You don't have to look hard to find the main attraction of Tiny's PS-42D8. It's cheap. With a capital 'C'. In fact, it's the cheapest 42in plasma sold in the UK, which is nice. But how many corners have been cut to make such an extraordinary price possible?

Although there's nothing exactly designer about the Tiny's obstinately rectangular looks, it does at least avoid looking cheap thanks to its silver frame's pleasingly metallic sheen

Connectivity is poor. There are no digital video inputs. This immediately denies the 422 compatibility with both Sky's upcoming high-definition services and pristine digital outputs - upscaled or otherwise - from some high-spec DVD players.

At least there are two Scarts and a built-in tuner for regular users, plus a PC jack and component video jacks for analogue (non-HDCP protected) highdefinition and progressive sources. Oddly there are no composite or S-video inputs.

Feature-wise, you can adjust phase and frequency for high-definition feeds (which is actually more of a hindrance than a help), choose between a few audio presets, zoom in on and pan around a picture, and play with a few reasonably helpful picture-in-picture modes. But that's basically that.

Performance

Oh dear. I'd have been fully prepared to accept some pretty average picture quality given the Tiny's £1,000 asking price - but the 422's picture inadequacies fall well below that.

However, most surprisingly, dark film scenes are actually presented with a credible level of black level. This means the picture can, at least with a highdefinition source, look quite solid and three-dimensional.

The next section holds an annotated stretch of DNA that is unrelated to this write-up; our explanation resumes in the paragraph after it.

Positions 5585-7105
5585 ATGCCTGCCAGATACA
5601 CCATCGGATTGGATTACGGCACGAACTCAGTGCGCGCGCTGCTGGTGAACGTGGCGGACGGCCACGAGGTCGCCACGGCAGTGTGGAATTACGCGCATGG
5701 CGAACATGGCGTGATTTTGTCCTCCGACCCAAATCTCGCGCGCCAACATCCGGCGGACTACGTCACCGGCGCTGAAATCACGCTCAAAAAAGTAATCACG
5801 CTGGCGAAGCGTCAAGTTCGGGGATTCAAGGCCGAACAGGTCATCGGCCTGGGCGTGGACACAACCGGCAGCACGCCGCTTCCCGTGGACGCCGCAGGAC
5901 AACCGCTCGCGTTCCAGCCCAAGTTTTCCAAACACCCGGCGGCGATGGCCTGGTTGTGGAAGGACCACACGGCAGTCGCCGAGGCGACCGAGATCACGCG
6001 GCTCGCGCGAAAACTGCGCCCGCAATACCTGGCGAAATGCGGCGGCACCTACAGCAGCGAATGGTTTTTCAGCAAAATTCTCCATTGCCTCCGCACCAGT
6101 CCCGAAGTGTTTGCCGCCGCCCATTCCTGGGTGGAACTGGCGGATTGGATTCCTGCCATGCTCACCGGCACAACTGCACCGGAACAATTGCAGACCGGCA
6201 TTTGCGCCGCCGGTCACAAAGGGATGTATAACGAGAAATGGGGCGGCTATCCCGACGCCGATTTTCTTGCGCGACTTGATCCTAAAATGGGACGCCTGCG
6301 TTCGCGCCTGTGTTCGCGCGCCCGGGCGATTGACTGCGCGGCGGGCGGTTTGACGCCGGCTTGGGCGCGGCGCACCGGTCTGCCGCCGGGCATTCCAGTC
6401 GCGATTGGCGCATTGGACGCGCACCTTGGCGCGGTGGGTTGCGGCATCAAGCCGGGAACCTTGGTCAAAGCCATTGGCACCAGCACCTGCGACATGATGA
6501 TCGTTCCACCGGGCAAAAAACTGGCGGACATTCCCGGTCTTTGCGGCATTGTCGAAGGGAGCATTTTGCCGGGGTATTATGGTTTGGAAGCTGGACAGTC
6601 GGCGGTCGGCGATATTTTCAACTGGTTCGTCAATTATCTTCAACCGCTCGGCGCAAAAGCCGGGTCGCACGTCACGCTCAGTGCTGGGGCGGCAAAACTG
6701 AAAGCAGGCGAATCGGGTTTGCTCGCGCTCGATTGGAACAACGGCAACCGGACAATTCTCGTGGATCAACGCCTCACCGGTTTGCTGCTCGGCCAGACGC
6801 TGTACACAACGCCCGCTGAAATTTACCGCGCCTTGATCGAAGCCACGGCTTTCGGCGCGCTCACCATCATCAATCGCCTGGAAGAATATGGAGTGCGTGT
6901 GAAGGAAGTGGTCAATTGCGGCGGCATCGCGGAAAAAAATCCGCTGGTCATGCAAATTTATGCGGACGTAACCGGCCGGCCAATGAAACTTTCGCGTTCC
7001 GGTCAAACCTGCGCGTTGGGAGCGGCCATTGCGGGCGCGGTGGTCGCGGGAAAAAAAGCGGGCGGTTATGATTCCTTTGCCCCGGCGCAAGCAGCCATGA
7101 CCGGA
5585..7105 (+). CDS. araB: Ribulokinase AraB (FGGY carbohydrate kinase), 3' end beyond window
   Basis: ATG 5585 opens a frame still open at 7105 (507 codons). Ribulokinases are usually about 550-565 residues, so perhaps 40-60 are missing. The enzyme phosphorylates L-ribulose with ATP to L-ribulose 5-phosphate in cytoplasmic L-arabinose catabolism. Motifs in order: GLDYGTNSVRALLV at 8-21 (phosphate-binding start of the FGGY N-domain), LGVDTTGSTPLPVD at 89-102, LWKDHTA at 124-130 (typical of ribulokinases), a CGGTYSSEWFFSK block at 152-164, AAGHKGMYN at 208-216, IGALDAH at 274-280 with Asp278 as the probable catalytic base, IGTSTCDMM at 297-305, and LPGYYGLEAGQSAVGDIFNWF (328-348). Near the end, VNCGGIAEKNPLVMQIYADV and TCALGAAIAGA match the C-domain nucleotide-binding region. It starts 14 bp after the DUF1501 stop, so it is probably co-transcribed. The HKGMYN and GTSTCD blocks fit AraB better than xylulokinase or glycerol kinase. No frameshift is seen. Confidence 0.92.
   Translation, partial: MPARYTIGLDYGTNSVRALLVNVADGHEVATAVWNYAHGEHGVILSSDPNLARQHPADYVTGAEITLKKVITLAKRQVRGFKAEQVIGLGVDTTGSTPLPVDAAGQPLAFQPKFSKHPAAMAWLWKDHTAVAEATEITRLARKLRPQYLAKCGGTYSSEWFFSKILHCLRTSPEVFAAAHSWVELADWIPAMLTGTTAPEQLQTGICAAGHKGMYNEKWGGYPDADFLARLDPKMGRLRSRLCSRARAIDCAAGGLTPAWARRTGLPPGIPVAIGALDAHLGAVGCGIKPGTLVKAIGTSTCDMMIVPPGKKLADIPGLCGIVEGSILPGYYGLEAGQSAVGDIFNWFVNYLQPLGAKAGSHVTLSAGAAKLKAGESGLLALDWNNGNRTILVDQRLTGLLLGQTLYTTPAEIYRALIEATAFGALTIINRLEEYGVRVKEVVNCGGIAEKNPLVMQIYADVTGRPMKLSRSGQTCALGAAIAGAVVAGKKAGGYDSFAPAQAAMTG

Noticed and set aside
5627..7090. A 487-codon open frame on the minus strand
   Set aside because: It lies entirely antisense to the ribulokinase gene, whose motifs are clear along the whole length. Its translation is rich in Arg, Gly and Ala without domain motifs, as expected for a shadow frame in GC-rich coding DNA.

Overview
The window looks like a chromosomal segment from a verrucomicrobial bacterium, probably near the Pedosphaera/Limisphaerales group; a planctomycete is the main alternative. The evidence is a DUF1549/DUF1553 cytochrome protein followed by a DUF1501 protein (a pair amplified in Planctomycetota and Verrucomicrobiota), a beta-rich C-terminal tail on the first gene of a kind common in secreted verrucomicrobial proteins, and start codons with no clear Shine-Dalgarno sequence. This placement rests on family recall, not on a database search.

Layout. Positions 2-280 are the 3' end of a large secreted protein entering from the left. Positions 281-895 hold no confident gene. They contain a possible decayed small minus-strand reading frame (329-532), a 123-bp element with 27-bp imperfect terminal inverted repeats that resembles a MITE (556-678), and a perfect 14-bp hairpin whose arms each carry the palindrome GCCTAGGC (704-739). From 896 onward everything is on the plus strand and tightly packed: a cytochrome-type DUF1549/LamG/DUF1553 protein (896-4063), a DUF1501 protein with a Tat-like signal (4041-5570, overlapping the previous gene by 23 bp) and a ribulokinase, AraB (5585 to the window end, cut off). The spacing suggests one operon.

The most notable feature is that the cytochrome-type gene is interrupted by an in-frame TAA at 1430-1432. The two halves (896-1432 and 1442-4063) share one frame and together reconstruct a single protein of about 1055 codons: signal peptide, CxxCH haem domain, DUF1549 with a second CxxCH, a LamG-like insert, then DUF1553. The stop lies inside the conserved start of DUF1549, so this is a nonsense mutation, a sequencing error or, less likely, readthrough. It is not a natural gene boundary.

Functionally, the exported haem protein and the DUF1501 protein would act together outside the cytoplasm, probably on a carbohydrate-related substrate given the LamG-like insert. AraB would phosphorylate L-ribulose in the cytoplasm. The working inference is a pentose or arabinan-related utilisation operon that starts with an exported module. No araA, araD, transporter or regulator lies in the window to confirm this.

The Tiny's only other strength is its detail response, with just about enough clarity to give pictures - high-definition ones, at least - a sense of texture.

From here on in, though, it's all bad. Even with a high-definition source the picture suffers quite horribly with oldschool dotty artefacts over moving objects. Even worse, with HD the picture judders horrifically, to the point where camera pans are almost laughable. Or at least they would be if this 'fun' effect hadn't cost you a grand.

Colours are oversaturated, and seldom enjoy anything like a natural tone. Colour banding is also evident, indicating an old video driver. Tiny makes a big point of saying it sources its panels from Samsung - but if this is true, it's clearly missing out on key driver and processing technology to hit its price point

Stepping down to RGB Sky feeds sees all the above problems - except the juddering, which disappears - double in intensity. Colours often look simply bizarre, the picture loses focus, and motion artefacts and crude gradations are omnipresent. As for tuner pictures - heaven help us. The speakers supplied in the 422 package are okay - or at least, they sounded pretty solid relative to those nasty pictures.

Wrap up

I'd hoped at this point to be slapping Tiny on the back for opening up the big-screen plasma experience to the mass market. But instead I'm mortified thinking about how many people might end up stuck with its shoddy pictures, thinking that they're acceptable, when they clearly aren't.

What's more, our internet forums abound with tales of these screens' unreliability, and they have even featured on the BBC's Watchdog. Cripes.